Helping people save

Staying on top of bills can be tricky. Subscriptions to services like Netflix and Spotify can pile up quickly, and determining whether you’re getting the best deal on utilities eats up a lot of spare time. It’s no wonder that wasting money, forgetting what you owe and falling behind on payments can happen so easily.

Joran Iedema, CEO of Dyme, noticed these issues and decided to create a solution. A powerful and easy-to-use app, Dyme provides a clear picture of users’ fixed expenses, letting them see where their money is going. With a glance, they can find old subscriptions they no longer need and cancel them with a single click. It also makes it simple to switch energy providers and slash bills. Dyme claims that their average user saves €530 each year.

A clear and simple financial overview

Iedema and a few of his colleagues originally ran an online rental platform for bicycles. The venture was a success and eventually, they sold it to an American company. However, they were all driven by a desire to do something even bigger – something that could make a positive impact on peoples’ lives.

Dyme Joran Iedema

Joran Iedema, the CEO of Dyme


“More and more people are in debt currently,” says Iedema. “In 2018, one in three Dutch households was suffering from late payments issues. At the same time, the global subscriptions economy is growing, so we have more and more subscriptions cluttering our financial overview. We try to help people who don’t have an [understanding] of their situation. We connect to their bank account and show them a very clear [summary] of income and expenses. We show them what they’re paying for – their contracts and variable payments – and then we focus on actionable insights."

A click away from saving money

Dyme concentrates on the changes people can make to improve their finances. Instead of showing a confusing graph or making suggestions people might not know how to act on, Dyme takes care of the legwork. With a click or two, users can make a change that results in more cash in their bank account every month.  

“We show them how they can save, and instead of telling them ‘hey, you can do this, good luck’, they can press a button and we take care of the admin,” says Iedema. “We do the cumbersome work that comes with cancelling a contract, renegotiating your rates, switching to a different provider, all those kinds of things.”

Amsterdam canal night lights Koen Smilde

A journey through the startup ecosystem

Like any new company, Dyme has gone through ups and downs. The greatest difficulty it's faced has been obtaining a PSD2 license, which provides it with read-only access to customer accounts after receiving consent. According to Iedema, getting one is "quite a process," and required a lot of work. "You need to write an extensive license application with lawyers and consultants, and this took us about a year. It was quite a challenge for a young company."

Along the way, Dyme benefitted from Amsterdam’s startup ecosystem. The company participated in a programme at ACE Incubator, which helps new companies improve their business model and test their viability, and worked from the Startup Village in Amsterdam Science Park. When the time came to raise money, Dyme succeeded with the help of ASIF Ventures and Peak Capital (and it’s just secured another €600,000 in a seed round). Whether they needed guidance, cash or support from other entrepreneurs, Iedema and his colleagues found it in the Dutch capital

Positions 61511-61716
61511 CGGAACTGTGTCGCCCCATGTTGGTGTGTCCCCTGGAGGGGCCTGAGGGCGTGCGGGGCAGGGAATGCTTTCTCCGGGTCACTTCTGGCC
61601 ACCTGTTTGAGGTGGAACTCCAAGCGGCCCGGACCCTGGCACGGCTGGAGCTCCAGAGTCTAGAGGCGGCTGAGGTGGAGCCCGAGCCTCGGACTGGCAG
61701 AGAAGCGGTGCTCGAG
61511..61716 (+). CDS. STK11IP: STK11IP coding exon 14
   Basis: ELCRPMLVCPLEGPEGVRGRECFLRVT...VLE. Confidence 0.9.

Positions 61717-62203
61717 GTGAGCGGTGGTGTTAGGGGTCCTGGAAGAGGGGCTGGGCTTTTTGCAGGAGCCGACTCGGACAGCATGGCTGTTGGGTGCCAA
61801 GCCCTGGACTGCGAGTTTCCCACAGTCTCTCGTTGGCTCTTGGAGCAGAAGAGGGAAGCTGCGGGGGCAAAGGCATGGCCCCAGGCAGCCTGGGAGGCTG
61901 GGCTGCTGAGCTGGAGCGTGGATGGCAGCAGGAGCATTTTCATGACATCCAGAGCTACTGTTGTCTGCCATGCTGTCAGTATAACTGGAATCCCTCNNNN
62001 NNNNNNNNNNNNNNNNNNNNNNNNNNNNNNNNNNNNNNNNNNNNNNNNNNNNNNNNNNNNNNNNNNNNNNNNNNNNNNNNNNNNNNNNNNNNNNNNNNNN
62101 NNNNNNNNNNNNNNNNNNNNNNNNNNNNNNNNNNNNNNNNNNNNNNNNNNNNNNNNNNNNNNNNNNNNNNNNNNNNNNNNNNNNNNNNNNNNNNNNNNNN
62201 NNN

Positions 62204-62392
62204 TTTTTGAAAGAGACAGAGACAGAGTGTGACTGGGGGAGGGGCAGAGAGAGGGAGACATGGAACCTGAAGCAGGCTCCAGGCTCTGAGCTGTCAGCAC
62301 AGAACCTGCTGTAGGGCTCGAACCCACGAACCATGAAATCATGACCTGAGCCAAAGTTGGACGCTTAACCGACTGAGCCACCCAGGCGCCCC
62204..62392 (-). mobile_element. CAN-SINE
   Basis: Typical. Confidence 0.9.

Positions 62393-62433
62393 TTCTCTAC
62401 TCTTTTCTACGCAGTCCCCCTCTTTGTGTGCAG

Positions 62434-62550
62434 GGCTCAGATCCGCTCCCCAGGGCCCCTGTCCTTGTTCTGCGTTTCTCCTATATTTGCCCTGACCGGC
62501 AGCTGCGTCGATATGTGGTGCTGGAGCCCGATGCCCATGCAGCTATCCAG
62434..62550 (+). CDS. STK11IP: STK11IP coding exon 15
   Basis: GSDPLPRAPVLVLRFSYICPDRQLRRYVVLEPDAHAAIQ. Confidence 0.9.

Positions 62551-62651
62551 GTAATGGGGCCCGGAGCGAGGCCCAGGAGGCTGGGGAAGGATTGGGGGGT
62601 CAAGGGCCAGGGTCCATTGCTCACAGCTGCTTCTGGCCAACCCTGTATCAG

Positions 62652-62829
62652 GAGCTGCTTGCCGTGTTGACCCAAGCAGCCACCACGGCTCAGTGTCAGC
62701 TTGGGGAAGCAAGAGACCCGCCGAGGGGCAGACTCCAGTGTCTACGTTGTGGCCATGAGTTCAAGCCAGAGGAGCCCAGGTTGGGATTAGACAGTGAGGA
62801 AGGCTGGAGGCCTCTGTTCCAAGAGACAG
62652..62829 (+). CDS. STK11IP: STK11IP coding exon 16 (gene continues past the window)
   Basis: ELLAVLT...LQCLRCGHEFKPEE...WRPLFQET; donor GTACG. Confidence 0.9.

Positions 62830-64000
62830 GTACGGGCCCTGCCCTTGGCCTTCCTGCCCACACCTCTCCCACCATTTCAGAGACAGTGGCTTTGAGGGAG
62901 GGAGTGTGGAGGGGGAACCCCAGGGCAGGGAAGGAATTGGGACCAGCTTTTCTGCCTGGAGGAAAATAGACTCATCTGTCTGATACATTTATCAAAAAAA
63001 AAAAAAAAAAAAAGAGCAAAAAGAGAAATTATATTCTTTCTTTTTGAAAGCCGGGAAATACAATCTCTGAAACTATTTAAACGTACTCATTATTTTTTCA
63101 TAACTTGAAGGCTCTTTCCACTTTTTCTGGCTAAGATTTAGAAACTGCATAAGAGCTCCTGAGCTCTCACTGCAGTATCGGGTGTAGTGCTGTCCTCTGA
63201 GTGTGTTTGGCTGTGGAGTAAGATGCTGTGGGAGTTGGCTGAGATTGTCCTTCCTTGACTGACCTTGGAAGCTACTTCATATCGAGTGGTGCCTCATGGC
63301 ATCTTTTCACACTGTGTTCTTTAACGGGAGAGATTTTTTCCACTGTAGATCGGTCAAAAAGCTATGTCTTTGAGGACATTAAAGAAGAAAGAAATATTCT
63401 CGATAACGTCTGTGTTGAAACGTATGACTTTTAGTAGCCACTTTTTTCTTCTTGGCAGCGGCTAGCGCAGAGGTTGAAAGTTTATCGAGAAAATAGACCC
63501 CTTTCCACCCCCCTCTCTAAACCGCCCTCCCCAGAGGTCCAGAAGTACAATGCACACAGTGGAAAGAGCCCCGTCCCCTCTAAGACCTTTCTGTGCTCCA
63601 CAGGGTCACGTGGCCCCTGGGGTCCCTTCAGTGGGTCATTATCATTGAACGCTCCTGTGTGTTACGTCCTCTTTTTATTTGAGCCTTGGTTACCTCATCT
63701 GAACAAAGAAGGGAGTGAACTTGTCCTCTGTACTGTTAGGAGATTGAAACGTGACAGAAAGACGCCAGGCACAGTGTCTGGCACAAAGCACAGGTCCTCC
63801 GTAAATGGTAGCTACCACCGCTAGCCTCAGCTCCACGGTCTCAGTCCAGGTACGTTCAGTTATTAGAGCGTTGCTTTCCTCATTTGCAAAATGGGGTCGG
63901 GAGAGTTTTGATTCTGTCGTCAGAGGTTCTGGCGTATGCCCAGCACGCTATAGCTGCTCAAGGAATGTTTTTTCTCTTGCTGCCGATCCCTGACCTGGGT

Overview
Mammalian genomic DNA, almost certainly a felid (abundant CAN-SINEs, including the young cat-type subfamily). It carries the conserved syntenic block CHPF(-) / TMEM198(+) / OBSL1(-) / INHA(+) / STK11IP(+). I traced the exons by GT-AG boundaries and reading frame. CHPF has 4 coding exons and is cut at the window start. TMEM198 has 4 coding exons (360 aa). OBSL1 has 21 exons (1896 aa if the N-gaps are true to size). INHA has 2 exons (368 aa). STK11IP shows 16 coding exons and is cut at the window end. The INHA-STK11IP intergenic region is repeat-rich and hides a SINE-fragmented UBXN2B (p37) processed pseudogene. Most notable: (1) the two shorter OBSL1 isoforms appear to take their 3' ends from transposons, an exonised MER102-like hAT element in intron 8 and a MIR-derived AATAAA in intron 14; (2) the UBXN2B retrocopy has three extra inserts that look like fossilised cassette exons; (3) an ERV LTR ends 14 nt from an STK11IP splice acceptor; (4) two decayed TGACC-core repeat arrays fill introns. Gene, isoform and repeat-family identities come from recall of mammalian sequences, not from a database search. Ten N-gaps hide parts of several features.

Making life easier

Currently, Dyme is operating from a cosy office near Bloemenmarkt in TQ City, a lively co-working space filled with other companies striving to make a name for themselves. The business has grown to 10 employees and Iedema is busy thinking about the future. 

Dyme office

The Dyme office in TQ City


“In the long run, we want to focus on the legal rights people have with their purchases and the services they are using,” he explains. “For example, if you buy something in the EU, you can always send it back within 14 days if you don’t like it. A lot of people are not aware of that, so what we want to do, is if you purchase something, we’ll let you know after 10 days, ‘Hey, are you sure you want this? Because you can still send it back’, and we’ll help you do that."

He adds that “there are also warranties for a lot of products. We’ll check in with you after two years and say, ‘You still have warranty, maybe [the item] is broken and in your basement. We’ll get your money back’. We’ll make people more aware of the rights they have so they can act on it with a single click.”

Asking the right questions

It’s little surprise that an app that empowers people to make a positive change is proving popular. “Right now, around 30,000 people are already using Dyme,” says Iedema. “And this amount is growing on a daily basis. Many people seem to recognise the problems we’re tackling and see a solution in the product we’re offering. In our marketing efforts, we ask people if they know what contracts and subscriptions they currently have, and many of them realise they aren’t entirely sure, so they download Dyme and find out.”

Ask, show and help. It’s a simple formula, but one that’s already taken Dyme far, and most likely, farther still. 

Read more about Amsterdam’s growing startup ecosystem.